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            Systematic video game training in surgical novices improves performance in virtual reality endoscopic surgical simulators: a prospective randomized study.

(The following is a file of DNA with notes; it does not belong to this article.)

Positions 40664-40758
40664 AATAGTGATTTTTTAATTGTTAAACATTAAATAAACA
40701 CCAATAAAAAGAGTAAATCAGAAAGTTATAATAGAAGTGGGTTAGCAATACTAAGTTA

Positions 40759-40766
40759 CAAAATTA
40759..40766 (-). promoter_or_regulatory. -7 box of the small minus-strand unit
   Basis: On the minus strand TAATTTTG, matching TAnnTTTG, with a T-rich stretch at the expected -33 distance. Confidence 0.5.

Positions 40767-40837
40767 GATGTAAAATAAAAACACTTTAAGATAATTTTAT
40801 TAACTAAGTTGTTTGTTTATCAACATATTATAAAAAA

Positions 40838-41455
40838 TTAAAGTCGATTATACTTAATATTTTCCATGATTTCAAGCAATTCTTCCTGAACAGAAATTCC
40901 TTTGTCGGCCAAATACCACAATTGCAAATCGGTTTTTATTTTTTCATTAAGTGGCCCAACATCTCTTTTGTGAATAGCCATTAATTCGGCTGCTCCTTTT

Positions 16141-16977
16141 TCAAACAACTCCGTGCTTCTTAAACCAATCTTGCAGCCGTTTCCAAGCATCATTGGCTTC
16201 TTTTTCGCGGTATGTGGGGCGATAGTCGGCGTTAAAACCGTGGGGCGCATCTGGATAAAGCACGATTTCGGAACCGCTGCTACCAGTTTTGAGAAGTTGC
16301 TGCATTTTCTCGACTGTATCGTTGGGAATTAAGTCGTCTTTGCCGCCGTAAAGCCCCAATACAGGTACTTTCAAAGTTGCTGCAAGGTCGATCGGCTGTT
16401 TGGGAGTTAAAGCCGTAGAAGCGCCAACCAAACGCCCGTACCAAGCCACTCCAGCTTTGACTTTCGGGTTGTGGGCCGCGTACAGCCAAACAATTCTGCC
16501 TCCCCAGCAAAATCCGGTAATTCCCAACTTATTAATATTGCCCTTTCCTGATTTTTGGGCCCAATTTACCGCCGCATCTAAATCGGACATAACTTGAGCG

Previous studies have shown a correlation between previous video game experience and performance in minimally invasive surgical simulators. The hypothesis is that systematic video game training with high visual-spatial demands and visual similarity to endoscopy would show a transfer effect on performance in virtual reality endoscopic surgical simulation. A prospective randomized study was performed. Thirty surgical novices were matched and randomized to five weeks of systematic video game training in either a first-person shooter game (Half Life) with high visual-spatial demands and visual similarities to endoscopy or a video game with mainly cognitive demands (Chessmaster). A matched control group (n = 10) performed no video game training during five weeks. Performance in two virtual reality endoscopic surgical simulators (MIST-VR and GI Mentor II) was measured pre- and post-training. Before simulator training we also controlled for students' visual-spatial ability, visual working memory, age, and previous video game experience. The group training with Half Life showed significant improvement in two GI Mentor II variables and the MIST-VR task MD level medium. The group training with Chessmaster only showed an improvement in the MIST-VR task. No effect was observed in the control group. As recently shown in other studies, current and previous video game experience was important for simulator performance. Systematic video game training improved surgical performance in advanced virtual reality endoscopic simulators. The transfer effect increased when increasing visual similarity. The performance in intense, visual-spatially challenging video games might be a predictive factor for the outcome in surgical simulation.